Image: Photo of Barack Obama from my.barackobama.com
Teaching Our Kids in a 21st Century Economy. A speech by Senator Barack Obama, in October 2005 at the Center for American Progress (Go here for a text version)
He talks about Jonathan Kozol‘s new book – Shame of a Nation. It seems to me that Mr. Kozol has been writing of the same themes for many years now. His books, Death at an Early Age and Amazing Grace, were among the factors that brought me to a career in education.
I am glad that Senator Obama, who, since yesterday, is now a presidential nominee, has advocated for equality and progression in education. I hope he still is. Because I think that he is someone who is going to have great influence in that country to the South of us, where 1 in 4 8th graders never finish high school (statistic taken from speech).
He talks of transforming American educational culture. A beautiful dream.
He says, “the single most important factor in determining their achievement today is not the colour of their skin, or who their parents are but…who their teacher is.”
“If we are going to give our kids a chance, it is time to start giving our teachers a chance”
He offers ways of doing this. I am going to listen more later because I have to go! I will give my opinion on that later on today.
Our Deepest Fear
by Marianne Williamson from A Return To Love: Reflections on the Principles of A Course in Miracles
“Our deepest fear is not that we are inadequate. Our deepest fear is that we are powerful beyond measure. It is our light, not our darkness that most frightens us. We ask ourselves, Who am I to be brilliant, gorgeous, talented, fabulous? Actually, who are you not to be? You are a child of God. Your playing small does not serve the world. There is nothing enlightened about shrinking so that other people won’t feel insecure around you. We are all meant to shine, as children do. We were born to make manifest the glory of God that is within us. It’s not just in some of us; it’s in everyone. And as we let our own light shine, we unconsciously give other people permission to do the same. As we are liberated from our own fear, our presence automatically liberates others.”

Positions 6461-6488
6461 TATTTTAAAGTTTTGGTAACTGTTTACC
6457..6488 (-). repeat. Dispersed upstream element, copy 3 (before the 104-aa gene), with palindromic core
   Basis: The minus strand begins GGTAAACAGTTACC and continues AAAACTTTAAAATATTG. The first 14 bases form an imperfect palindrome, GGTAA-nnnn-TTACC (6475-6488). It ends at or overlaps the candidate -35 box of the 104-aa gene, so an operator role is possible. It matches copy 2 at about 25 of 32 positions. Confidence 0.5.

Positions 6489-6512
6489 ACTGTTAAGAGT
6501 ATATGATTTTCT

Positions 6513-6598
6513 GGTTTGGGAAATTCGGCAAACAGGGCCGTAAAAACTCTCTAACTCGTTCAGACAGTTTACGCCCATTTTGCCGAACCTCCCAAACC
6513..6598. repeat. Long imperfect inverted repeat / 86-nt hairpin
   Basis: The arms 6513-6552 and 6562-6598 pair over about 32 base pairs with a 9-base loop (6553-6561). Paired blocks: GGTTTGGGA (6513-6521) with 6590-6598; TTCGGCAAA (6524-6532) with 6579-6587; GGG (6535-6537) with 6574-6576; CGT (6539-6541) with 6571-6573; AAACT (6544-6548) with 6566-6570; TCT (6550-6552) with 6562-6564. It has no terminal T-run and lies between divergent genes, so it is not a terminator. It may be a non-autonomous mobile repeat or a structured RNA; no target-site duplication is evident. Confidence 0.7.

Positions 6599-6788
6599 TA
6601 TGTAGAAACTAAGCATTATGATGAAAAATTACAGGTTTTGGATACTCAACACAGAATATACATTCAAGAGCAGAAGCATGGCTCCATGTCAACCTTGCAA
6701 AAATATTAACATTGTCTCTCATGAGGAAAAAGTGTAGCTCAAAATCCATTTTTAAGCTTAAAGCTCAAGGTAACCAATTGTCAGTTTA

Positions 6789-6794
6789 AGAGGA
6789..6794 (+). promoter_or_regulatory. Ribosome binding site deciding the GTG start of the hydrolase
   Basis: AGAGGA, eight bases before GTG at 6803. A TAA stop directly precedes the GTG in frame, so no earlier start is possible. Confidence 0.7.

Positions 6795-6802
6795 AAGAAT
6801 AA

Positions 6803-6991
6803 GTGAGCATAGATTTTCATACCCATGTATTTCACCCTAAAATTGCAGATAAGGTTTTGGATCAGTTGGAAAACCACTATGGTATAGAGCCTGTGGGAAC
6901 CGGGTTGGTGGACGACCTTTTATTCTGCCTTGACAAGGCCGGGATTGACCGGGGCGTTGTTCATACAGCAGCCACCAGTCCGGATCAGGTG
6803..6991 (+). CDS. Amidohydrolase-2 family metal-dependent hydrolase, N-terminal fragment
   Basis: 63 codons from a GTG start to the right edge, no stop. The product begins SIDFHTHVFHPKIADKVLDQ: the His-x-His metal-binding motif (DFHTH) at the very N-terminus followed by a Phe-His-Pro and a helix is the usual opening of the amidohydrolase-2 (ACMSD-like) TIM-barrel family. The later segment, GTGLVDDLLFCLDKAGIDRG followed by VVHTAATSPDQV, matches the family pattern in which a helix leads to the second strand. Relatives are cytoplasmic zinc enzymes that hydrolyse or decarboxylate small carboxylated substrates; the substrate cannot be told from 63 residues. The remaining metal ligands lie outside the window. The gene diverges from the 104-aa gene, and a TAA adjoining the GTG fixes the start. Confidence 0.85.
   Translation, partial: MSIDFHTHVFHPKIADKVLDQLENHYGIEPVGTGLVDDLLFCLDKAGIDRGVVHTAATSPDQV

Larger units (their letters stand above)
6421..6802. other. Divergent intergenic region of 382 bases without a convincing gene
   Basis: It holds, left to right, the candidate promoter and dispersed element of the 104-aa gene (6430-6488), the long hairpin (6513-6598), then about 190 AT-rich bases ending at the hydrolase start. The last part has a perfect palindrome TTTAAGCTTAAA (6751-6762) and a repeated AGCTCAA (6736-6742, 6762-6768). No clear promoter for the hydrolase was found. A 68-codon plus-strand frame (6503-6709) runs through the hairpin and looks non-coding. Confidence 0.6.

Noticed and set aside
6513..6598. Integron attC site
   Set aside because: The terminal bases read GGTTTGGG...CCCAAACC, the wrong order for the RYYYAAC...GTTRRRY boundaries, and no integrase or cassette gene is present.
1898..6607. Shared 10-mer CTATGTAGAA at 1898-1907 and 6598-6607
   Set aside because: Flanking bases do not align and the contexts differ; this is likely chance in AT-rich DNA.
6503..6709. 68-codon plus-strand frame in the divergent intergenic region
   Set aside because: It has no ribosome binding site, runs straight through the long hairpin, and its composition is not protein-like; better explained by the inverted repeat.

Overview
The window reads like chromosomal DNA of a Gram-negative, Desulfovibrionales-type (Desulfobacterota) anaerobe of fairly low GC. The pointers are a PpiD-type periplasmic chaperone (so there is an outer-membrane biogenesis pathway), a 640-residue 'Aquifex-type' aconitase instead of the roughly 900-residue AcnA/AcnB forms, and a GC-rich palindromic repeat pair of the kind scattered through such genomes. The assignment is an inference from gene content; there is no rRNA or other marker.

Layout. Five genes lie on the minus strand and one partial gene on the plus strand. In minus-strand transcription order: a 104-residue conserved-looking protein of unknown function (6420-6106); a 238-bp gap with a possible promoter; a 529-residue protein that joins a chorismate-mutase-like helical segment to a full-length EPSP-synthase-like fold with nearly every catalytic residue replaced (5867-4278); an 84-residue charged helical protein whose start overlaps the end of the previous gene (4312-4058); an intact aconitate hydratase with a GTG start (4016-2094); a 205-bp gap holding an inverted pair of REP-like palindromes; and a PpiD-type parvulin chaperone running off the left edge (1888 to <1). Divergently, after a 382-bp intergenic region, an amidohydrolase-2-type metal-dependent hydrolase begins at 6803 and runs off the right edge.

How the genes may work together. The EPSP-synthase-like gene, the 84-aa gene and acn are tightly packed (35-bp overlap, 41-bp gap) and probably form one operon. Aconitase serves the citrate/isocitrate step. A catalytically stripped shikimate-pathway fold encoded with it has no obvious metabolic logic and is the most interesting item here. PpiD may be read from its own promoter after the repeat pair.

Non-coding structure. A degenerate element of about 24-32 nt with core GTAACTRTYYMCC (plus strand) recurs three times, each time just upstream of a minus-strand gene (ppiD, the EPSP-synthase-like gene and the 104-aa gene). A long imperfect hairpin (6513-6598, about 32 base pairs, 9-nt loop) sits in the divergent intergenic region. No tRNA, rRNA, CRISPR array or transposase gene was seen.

When it comes down to it, I think my job as an educator is to make sure that as many children as possible can aspire to live within the spirit of this quote.
(and I really don’t think that is possible by putting a child in a cage…)
Parents protest ‘time-out’ cage in classroom
(Last Updated: Friday, February 9, 2007 | 3:09 PM ET CBC News)
A Shawinigan, Que., teacher who put a nine-year-old student in a lattice cage for misbehaving will not face any disciplinary measures, school board officials said Friday.
The boy’s parents discovered their son, Félix, had been kept in a makeshift cage at Shawinigan’s École St-Paul, after he complained to them he couldn’t see the blackboard.
When they visited the school, they discovered he’d been spending several hours a week in the lattice cage….The local school board director, Claude Leclerc, told Radio-Canada the teacher did nothing wrong by using what he called a time-out area for a difficult student.
I have a few thoughts about this…as I am sure many people do.
My mind goes to a cartoon I saw on the Internet a few months ago. It is a picture of a boy, standing next to his desk, students sitting around him at their desks, and his teacher at her desk. At the back of the class is a huge cage with a pacing tiger and the caption is, “Well, Timmy. It looks like you’ve just earned yourself 10 minutes in the cage with Mr. Whiskers.”
Extreme discipline cases like this reaffirm my belief that teachers are overwhelmed with all that they need to do in a day. An act like this seems desperate to me and I think that if we took the time to think about our values as people and educators, a decision such as to put a child in a caged in area – in front of his peers no less! – would not have been made.